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Volume 24 No. 156
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          MLS had a full schedule of games over the weekend as
     its third season opened league-wide.  An announced crowd of
     36,281 attended the Clash-Galaxy game at the Rose Bowl, top
     among the league's weekend gate (THE DAILY).  A crowd of
     18,108 attended DC United's home opener Saturday night
     against the Wizards at RFK Stadium.  In DC, Steven Goff
     reported that "miserable weather certainly was a factor" in
     the team's smallest opening night crowd in its three-year
     history, and that it was "apparent that many fans from the
     Latin American community, angered by the trade of Salvadoran
     star Raul Diaz Arce, did not show."  DC United drew 35,0032
     for their home opener in '96 and 28,749 last season
     (WASHINGTON POST, 3/23).  The Fusion drew 14,653 Saturday
     night at Lockhart Stadium for their game versus the Fire. It
     was the Fire's inaugural MLS game (CHICAGO TRIBUNE, 3/22). 
     In Ft. Lauderdale, Michael Mayo said that the Fusion's
     "novelty factor has faded" in its second game, and that some
     of the announced crowd was "lured by a Ziggy Marley concert
     after the game" (SUN-SENTINEL, 3/22).  In Tampa, the Mutiny
     drew 16,221 for their opener against the Crew at Houlihan's
     Stadium (TAMPA TRIBUNE, 3/22).  The Burn drew 11,103 against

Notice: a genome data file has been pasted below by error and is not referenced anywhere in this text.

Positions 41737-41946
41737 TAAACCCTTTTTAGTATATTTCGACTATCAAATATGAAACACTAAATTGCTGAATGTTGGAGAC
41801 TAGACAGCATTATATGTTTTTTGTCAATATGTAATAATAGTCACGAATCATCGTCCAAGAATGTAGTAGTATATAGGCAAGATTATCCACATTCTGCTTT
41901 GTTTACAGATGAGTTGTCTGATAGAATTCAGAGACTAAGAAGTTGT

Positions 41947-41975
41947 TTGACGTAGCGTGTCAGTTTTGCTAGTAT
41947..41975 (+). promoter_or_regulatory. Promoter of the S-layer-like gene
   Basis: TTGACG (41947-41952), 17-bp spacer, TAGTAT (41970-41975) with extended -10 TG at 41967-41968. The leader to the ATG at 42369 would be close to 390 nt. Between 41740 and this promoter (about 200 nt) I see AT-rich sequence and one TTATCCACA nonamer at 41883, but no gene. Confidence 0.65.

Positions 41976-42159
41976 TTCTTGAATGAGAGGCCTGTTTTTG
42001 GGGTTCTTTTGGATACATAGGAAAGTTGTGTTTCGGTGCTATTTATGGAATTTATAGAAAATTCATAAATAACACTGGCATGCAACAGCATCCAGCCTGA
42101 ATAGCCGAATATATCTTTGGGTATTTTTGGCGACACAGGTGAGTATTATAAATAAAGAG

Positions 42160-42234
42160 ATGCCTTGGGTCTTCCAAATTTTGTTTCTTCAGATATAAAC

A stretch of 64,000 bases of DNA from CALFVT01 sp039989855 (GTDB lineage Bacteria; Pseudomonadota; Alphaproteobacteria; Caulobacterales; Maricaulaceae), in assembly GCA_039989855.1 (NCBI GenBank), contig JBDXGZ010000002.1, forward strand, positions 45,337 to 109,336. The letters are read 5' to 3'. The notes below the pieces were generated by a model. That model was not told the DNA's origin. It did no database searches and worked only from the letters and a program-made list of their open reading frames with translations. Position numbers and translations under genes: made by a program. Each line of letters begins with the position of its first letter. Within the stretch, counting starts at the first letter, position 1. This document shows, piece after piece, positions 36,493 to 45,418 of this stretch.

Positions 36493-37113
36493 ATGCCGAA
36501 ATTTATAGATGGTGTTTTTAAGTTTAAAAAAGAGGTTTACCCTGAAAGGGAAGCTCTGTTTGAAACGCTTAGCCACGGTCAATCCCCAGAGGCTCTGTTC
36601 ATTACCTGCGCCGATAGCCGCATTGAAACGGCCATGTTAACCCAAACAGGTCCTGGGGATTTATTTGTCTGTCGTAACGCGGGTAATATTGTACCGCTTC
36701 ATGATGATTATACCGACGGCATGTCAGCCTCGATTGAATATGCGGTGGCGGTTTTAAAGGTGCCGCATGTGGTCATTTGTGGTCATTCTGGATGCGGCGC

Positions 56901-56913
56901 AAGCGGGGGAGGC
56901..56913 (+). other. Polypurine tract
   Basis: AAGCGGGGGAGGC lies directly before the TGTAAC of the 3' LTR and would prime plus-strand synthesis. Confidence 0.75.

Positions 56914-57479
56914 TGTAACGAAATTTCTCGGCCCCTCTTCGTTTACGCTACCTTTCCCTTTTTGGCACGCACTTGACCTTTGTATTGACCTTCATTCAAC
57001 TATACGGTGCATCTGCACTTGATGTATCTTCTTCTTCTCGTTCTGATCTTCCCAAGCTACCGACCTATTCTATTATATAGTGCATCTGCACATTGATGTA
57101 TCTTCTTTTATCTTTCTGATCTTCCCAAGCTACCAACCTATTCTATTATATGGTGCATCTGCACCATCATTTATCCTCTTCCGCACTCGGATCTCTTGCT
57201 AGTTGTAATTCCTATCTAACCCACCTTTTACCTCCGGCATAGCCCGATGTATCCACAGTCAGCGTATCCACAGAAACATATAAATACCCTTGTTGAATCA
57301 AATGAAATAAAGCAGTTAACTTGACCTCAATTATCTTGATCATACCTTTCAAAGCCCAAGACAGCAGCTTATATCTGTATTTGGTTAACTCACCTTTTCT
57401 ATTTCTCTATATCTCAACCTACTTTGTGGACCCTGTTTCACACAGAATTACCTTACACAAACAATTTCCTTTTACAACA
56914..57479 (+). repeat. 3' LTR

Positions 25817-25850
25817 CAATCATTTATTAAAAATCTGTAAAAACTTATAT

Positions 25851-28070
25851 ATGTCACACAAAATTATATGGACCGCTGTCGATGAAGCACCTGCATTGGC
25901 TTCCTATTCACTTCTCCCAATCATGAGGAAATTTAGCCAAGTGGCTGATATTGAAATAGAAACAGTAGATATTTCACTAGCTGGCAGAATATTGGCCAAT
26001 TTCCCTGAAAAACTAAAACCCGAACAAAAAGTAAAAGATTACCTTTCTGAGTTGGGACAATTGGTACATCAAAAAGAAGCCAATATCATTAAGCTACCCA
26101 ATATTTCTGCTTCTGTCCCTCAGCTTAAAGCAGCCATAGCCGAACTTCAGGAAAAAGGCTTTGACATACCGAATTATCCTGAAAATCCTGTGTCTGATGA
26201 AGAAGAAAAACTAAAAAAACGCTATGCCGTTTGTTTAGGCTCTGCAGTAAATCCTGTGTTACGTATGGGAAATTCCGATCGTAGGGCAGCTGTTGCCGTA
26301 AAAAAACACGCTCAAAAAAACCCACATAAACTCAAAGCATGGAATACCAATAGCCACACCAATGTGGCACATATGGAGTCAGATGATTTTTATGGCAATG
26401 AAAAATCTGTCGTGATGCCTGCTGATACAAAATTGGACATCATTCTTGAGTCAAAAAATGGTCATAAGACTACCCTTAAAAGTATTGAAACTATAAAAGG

the Rapids at the Cotton Bowl (DALLAS MORNING NEWS, 3/22).  
          MLS FACES TESTS: In N.Y., George Vecsey profiled MLS
     Commissioner Doug Logan, and wrote Logan is "talking up the
     concept of his league's being No. 4 1/2 among major sports. 
     He would like his league to feel like the sport of the
     people."  Vecsey: "We could use one of those, what with the
     four established leagues rapidly becoming dominated by
     conglomerations, aiming at corporate clients."  Logan: "The
     biggest piece of garbage in American sports is the luxury
     box, with it couches faced away from the field, facing a
     huge color television set, with everybody eating sushi." 
     Logan said MLS's "four separate groups" of fans include the
     purists, kids who play soccer, Hispanics and the general
     sports fan, "the guy who reads his newspaper back to front,
     the baseball fan who is tired of the players.  That's our
     largest work in progress" (N.Y. TIMES, 3/22).